JIS News

President of the International Association for Caribbean Archaeology (IACA), Dr. Jay Haviser has urged the region’s archaeologists to make their work more relevant to the masses, even as the emphasis shifts to a new course that demands an understanding of current cultures.
Speaking at the opening ceremony of the 22nd Congress of IACA, held at the Jamaica Conference Centre today (July 23), Dr. Haviser told the archaeologists to keep their work simple, relevant, and current.
“We have to understand the importance of relevancy of what we do as archaeologists in the Caribbean. We have to understand that it’s not only about our professional careers and doing the research and our digs. It’s about making it relevant to the very people that we are researching. That is the essence and purpose in fact, for what we do, and so we have to recognize that relevancy as part of our jobs,” he said.
He added that it was for that reason he had started youth programmes in several islands to involve young people in archaeology, some of whom were attending and would be presenting papers at this year’s Conference.
“Many times we speak an academic speak, and many times, the masses sometimes lose the ear, because we are speaking to each other and not so much to them.
Many times we need to realize that our publications have to be of academic quality and of a standard that we are working at, but at the same time, we need to have a parallel universe of publications and information distribution that is communicating to the masses,” the President said.
He said that Caribbean archaeologists, in the quest to make archeology more relevant to local populations, would unavoidably have to embark on new trajectories in the field, such as World War 2 and the study of Asian populations as archaeologists deal with an emerging “overlap between historical archaeology and anthropological understanding of current cultures.”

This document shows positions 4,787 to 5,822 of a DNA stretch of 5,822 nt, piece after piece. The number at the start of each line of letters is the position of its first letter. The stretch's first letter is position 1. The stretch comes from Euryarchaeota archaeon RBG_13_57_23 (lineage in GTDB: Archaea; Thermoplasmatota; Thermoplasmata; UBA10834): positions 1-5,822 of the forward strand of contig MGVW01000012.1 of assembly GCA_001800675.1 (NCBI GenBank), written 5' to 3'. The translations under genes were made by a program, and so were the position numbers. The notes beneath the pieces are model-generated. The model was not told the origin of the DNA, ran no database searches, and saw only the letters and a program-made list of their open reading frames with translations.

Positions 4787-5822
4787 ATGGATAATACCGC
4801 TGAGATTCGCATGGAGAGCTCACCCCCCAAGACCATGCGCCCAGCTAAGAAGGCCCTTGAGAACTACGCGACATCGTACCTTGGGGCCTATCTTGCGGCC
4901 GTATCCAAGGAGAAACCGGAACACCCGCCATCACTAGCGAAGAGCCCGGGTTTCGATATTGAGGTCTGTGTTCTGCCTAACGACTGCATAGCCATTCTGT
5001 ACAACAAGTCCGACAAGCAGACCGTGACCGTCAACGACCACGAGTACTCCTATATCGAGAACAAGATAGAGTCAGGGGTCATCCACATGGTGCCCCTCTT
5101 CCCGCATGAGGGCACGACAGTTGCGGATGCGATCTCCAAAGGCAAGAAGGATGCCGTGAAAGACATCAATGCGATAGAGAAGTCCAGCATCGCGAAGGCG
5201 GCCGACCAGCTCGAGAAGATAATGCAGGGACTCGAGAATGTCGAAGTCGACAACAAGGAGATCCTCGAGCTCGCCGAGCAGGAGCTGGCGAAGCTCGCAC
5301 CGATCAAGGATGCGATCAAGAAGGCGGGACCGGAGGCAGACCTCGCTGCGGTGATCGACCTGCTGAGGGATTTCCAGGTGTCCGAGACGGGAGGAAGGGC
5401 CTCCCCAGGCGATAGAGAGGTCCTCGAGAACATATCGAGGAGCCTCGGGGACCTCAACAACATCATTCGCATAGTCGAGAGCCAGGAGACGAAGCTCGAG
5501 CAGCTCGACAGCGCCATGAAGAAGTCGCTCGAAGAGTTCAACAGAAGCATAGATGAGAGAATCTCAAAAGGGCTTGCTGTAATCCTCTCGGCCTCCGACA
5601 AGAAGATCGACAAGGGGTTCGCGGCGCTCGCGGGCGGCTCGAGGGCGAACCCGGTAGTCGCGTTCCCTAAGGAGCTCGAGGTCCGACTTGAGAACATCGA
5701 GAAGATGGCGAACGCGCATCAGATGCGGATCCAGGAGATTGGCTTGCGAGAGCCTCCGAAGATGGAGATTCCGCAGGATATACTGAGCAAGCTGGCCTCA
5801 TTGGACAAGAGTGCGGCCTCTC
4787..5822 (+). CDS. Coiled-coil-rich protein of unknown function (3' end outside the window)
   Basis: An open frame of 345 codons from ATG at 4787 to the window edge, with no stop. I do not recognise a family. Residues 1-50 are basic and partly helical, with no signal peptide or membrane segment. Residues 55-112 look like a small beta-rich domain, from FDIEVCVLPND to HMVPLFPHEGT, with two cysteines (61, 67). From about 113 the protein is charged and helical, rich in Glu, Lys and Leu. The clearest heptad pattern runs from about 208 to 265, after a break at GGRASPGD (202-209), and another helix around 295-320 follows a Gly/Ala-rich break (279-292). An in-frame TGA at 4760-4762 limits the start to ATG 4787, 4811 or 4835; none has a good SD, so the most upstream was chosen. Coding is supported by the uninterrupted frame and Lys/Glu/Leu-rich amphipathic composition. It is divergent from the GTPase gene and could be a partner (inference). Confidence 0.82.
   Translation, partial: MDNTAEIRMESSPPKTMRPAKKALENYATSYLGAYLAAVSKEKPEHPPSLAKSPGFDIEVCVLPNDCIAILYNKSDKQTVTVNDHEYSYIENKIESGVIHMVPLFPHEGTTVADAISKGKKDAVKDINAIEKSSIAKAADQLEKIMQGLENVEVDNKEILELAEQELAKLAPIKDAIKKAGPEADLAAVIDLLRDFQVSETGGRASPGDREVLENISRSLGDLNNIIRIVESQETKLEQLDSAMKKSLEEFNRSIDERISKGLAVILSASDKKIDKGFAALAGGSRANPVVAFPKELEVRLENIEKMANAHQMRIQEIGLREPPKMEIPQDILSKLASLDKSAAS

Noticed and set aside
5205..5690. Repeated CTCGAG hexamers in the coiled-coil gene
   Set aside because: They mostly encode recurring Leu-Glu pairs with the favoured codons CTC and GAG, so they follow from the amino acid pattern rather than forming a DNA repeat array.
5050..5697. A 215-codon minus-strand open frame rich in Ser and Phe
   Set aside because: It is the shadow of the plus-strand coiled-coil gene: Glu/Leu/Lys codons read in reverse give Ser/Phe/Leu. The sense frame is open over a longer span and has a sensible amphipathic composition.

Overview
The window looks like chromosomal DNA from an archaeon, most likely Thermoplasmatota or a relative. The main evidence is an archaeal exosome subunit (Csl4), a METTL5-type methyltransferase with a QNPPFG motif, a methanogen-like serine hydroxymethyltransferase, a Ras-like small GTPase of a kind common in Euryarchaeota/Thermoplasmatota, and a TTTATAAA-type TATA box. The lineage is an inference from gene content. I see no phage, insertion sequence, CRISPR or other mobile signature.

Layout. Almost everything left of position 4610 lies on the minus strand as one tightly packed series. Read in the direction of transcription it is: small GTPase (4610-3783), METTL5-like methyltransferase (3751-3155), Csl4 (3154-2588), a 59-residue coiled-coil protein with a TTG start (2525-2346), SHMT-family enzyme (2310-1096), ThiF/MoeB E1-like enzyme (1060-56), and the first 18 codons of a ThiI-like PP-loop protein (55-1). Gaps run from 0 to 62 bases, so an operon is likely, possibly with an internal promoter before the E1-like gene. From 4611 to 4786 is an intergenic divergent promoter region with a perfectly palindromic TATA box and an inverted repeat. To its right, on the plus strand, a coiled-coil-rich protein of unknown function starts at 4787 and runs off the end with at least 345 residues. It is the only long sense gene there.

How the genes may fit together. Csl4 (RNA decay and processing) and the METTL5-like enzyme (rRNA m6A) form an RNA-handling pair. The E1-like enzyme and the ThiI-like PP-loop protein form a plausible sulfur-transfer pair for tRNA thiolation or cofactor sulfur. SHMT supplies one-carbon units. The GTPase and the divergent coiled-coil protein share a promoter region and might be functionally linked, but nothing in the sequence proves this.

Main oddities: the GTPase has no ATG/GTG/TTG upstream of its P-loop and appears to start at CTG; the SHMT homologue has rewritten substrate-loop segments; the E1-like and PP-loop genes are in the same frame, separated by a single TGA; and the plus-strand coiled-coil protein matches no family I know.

“One of the most dynamic archaeological phases of research that will happen for the Caribbean will be the archaeology of the World War Two period, which has now become archaeologically qualified as more than 50 years old. That period and those sites impacted the local population so enormously with the introduction of foreign cultures, the introduction of technologies, which is our world.the introduction of artifacts. In fact, if you think about it, what Roman Empire archaeology is to the Europeans, World War Two archaeology and American expansion of artifacts and cultural influence around the world will be to the world,” Dr. Haviser emphasized.
“We need to think that way,” he said, adding that attention must now turn to Asian populations.
“As an organization, we have a very long history of pre-historic and now a very strong history in African studies in the Caribbean. We have to also realize to include the Asian populations from an archaeological perspective,” he advocated.
Over 150 archaeologists from the English, French and Dutch countries in the Caribbean region are meeting in Kingston this week from July 23 to 29. Various country representatives will present over 90 papers and engage in discussion on such topics as the pre-ceramic age, the ceramic age, historical archaeology, underwater archaeology, physical anthropology, interaction spheres migration and adaptation, new approaches to Caribbean archaeology, and cultural resource management.
Among the topics up for discussion are: ‘The Archaeology of Enslavement, Abolition and Emancipation’, and the ‘Preservation of the Archaeological resources of the Caribbean’, in recognition of the fact that the island is commemorating the 200th year of the abolition of the transatlantic slave trade.
The conference was declared open by Minister of Tourism, Entertainment and Culture, Aloun Ndombet-Assamba.

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